Probably just a constant, although accessing the database layer directly can be pretty quick too. It will corrupt the application layering and tie this code to the database implementation and schema representation, but I’ll be done faster…
This serious of small pseudo-“time-saving” optimization decisions almost certainly ends up costing the company a lot more time and money in the long run, when business requirements change and the code needs to be updated and supported – which will happen. Small design “optimizations” like this during development can destroy an organization’s IT agility in the large scale. On large projects, or projects with rapidly changing requirements, these kinds of short-signed development design decisions will hurt the project itself, but in those cases the developer is still familiar enough with the code that changing the code is usually not too time consuming. However, after about 2 months poorly written code is almost always difficult to maintain even by the original author, and long-term maintenance suffers.
It is also this short-sighted developer mindset that allows companies to outsource development to other countries. If the internal developers are producing low quality code, why not pay somebody in a 3rd world country a lot less money to produce low quality code? Of course, outsourced developers definitely don’t care about the long-term goals of the company, so they will almost always take the fastest development design alternative every time, resulting in consistently hard to maintain code. I suspect that this is why the industry folks I am talking with are seeing companies bring development back in house! However, without seriously addressing the short-term project based mindset developers will still be tempted to take the quick route and code quality will not increase.
It has been my unfortunate experience to observe several organizations that do not grasp the complexities of detailed software design and development. In extreme cases, I’ve seen software development life cycles the barely acknowledged any software design. At these companies, very high-level documents are given to the developers, and then the developers are expected to build elegant solutions. Unfortunately, (unless the developers are exceptional) the resulting code is usually a hodgepodge of GUI code intermixed with domain logic intermixed with data access and service access code – the fastest path to “solution”. The code has an accidental design. I’m not blaming the developer, I’m faulting the company’s software development life cycle that doesn’t allow or encourage detailed design and robust code.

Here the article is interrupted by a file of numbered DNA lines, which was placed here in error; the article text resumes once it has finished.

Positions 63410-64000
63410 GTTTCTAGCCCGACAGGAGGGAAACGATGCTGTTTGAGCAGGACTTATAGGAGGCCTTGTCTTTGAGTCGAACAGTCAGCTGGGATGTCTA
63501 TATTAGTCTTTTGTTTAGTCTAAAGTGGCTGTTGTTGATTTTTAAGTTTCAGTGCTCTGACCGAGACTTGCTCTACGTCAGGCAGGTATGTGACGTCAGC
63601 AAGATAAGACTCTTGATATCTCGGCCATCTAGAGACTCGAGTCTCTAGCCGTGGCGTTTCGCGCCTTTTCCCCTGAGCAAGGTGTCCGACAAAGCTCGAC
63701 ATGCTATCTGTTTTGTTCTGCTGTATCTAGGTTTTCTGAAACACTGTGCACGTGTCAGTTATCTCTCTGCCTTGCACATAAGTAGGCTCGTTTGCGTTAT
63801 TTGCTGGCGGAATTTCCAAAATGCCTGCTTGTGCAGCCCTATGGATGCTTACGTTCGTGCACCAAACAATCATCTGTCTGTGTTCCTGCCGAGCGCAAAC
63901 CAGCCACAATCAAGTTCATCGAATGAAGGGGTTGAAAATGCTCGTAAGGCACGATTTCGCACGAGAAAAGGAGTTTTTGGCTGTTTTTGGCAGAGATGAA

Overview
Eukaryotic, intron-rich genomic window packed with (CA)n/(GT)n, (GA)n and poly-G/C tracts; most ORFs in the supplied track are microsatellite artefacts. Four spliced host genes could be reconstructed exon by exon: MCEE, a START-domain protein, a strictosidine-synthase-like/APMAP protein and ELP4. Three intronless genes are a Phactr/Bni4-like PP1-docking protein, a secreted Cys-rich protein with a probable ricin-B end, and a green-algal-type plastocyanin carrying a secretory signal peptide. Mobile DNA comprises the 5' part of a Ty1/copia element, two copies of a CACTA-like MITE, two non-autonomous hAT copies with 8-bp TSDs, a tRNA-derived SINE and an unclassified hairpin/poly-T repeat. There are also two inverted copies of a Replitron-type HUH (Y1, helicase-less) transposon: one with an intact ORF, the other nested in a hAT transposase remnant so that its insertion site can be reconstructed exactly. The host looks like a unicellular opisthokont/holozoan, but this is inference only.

For these reasons I strongly prefer domain driven development over test driven development. I have seen test-driven development produce well tested, but absolutely horrible code that was very hard to change in the short run as business requirements fluctuated even slightly. Of course it was very hard to maintain over the long run too, and slowed down the project and delayed the business goals.
Conversely, my experience with domain driven development over almost a decade has consistently produced elegant code that was reusable by other projects, as well as being easy to test and easy to maintain in the long run. It was also faster! It took maybe a day or two longer to program originally, but then benefited the project by easily accommodating changing requirements, and having fewer bugs. It had fewer bugs because overall there was less code! There was no business logic code duplication, and utility code was written and unit tested just once. Additionally, because it was well designed the code was easy to understand and maintain by any team member. Focusing on the domain, and implementing it by carefully considering separation of concerns and adherence to the single responsibility principle lead to small reusable easy-to-understand classes (easy to understand if you knew the domain).
Of course all of the domain driven design code was also unit tested! I am a huge fan of unit testing well designed code! Testability should be an important part of the code design, but test-driven development is not a path to good code; it is a path to well tested code; but that does not mean the code is well designed, reusable, flexible, layered, or maintainable.
To help developers choose the right path, companies need to have software development life cycles that allocates time to domain driven design, and have software architects that understand OOAD and the business domain. The software architect needs to work closely with the project analyst and the business, as well as the developers and testers. It means you need quality design tools that can both forward and reverse engineer code. And it means acknowledging that development is design.